[Coral-List] Poor terminology in coral reef research 2: Spur and Groove

Thomas Goreau goreau at bestweb.net
Fri Nov 3 13:17:55 EST 2006

Many coral reef researchers are still incorrectly using the term  
"SPUR AND GROOVE" more than 50 years after this error was identified  
in the first work on coral species zonation (T. F. Goreau, 1956, A  
Study of the Biology and Histochemistry of Corals, Yale).

True Spur and Groove is the result of erosion, with the grooves  
incised into older hard rock, with little live coral coverage, and  
with erosion rounded boulders, not sand, in the grooves. This is what  
Mike Risk has recently described on the list server on the outer  
reefs of Mauritius, and is especially common in the Pacific, where it  
was first described in the 1947 studies at Bikini Atoll. It is very  
rare in the Caribbean, but true Spur and Groove can be found on the  
northern Barrier Reefs in the Turks and Caicos Islands (T. J. Goreau,  
T. Fisher, F. Perez, and K. Lockhart, 2006, Turks and Caicos Islands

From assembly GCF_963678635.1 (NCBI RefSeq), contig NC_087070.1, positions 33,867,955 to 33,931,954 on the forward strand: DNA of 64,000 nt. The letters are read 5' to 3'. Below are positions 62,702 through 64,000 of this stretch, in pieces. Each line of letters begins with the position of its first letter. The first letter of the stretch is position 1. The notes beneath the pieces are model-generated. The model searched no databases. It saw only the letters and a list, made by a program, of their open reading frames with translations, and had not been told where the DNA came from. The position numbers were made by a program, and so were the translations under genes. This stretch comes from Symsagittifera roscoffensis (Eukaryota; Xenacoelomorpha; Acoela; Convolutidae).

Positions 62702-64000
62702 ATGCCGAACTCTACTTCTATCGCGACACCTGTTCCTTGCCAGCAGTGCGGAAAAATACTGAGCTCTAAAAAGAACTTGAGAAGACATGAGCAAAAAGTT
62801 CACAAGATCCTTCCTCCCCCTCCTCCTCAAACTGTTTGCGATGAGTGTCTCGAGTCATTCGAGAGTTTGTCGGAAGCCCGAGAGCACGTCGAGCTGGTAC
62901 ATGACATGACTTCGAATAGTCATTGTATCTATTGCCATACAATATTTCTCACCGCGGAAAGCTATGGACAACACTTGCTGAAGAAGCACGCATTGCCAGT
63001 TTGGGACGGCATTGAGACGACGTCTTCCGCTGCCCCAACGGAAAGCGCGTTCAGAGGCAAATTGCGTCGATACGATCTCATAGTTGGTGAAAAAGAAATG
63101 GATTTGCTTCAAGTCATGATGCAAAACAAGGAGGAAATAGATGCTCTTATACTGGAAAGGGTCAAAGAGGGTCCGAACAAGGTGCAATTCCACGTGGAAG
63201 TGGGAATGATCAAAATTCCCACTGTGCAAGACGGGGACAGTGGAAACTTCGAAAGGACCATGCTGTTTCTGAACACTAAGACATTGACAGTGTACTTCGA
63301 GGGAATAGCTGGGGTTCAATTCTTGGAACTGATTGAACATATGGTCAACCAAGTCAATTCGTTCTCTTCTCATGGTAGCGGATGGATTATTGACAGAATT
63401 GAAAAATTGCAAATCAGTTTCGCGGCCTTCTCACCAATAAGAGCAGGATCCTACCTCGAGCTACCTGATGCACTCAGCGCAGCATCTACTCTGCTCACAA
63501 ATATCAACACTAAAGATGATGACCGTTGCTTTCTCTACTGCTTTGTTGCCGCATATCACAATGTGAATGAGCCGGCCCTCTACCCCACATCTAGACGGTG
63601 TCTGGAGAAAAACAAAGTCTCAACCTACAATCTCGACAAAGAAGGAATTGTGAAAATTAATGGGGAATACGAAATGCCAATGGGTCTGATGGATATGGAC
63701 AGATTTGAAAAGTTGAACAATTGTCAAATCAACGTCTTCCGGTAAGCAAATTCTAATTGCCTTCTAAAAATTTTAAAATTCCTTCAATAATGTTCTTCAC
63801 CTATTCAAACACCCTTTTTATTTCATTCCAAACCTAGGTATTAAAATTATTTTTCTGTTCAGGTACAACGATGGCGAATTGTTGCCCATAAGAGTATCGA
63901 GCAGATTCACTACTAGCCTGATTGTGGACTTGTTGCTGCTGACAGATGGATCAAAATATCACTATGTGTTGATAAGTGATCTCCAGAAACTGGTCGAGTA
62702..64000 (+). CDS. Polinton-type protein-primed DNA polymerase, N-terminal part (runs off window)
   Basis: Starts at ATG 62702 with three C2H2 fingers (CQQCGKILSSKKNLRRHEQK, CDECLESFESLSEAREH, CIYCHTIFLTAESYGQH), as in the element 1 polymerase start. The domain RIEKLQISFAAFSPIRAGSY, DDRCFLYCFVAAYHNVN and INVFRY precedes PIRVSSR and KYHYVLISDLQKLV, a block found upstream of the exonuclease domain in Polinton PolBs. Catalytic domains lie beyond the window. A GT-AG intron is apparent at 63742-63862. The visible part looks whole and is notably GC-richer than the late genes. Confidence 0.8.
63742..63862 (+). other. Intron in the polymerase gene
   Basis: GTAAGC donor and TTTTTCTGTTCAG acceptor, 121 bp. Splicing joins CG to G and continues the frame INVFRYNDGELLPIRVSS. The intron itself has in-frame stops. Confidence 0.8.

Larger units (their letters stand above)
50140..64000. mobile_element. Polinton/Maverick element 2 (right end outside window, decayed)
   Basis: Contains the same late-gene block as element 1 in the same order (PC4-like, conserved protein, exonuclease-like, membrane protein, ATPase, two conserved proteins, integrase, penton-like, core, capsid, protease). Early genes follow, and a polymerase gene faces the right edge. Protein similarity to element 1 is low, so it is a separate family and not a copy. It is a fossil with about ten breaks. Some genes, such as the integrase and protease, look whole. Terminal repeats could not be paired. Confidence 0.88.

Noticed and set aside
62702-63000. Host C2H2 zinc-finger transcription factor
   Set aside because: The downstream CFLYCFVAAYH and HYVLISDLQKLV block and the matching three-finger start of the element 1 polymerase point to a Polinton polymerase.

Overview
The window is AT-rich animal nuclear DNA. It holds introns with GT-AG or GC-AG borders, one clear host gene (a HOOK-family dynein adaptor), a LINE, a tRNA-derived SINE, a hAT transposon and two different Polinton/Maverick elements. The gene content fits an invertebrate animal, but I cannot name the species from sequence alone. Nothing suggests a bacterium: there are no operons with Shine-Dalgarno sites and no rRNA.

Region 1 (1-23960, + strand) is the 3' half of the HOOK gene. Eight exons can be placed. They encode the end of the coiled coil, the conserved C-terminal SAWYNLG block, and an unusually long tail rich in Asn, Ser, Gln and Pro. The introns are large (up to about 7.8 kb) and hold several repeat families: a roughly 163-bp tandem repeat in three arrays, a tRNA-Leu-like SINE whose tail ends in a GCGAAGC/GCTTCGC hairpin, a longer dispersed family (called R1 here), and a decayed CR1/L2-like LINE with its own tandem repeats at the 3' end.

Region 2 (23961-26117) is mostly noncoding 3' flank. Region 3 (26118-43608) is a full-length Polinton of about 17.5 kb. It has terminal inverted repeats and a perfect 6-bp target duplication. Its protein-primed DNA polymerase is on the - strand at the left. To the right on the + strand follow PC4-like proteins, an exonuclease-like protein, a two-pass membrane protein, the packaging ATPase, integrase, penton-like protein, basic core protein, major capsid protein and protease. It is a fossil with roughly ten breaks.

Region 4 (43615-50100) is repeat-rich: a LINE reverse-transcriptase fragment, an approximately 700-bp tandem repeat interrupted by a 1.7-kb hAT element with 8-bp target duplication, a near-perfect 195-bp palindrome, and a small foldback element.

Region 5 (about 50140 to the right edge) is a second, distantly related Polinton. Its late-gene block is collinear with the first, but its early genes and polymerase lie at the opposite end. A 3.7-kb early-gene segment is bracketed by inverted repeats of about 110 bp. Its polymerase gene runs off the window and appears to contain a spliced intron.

Coral Reef Assessment and Management and Restoration Strategy,  
Department of Environment and Coastal Resources, in press).

However almost all of what is now being called "Spur and Groove", at  
least in the Caribbean, has a completely different origin, the result  
of growth by living corals. These are CONSTRUCTIONAL, not EROSIONAL  
features. The  canyon sides were (originally) almost completely  
covered by live corals, and the bottom covered with reef sand flowing  
episodically down slope. The correct term for these formations is  
"Buttress and Canyon", with the heights of the growing coral  
buttresses above the canyons ranging from as little as inches to as  
much as 30 meters or more in the kinds of exceptionally healthy reefs  
we used to have in Jamaica. The fact that almost all the corals are  
now dead should not blind us to their very different origin by  
imprecise terminology that acts to confuse factors causing them, and  
it would be a good idea for people to again differentiate the origins  
of these superficially similar but very distinct morphological  
features by distinguishing them with the separate terms proposed half  
a century ago.

Thomas J. Goreau, PhD
Global Coral Reef Alliance
37 Pleasant Street, Cambridge MA 02139
goreau at bestweb.net

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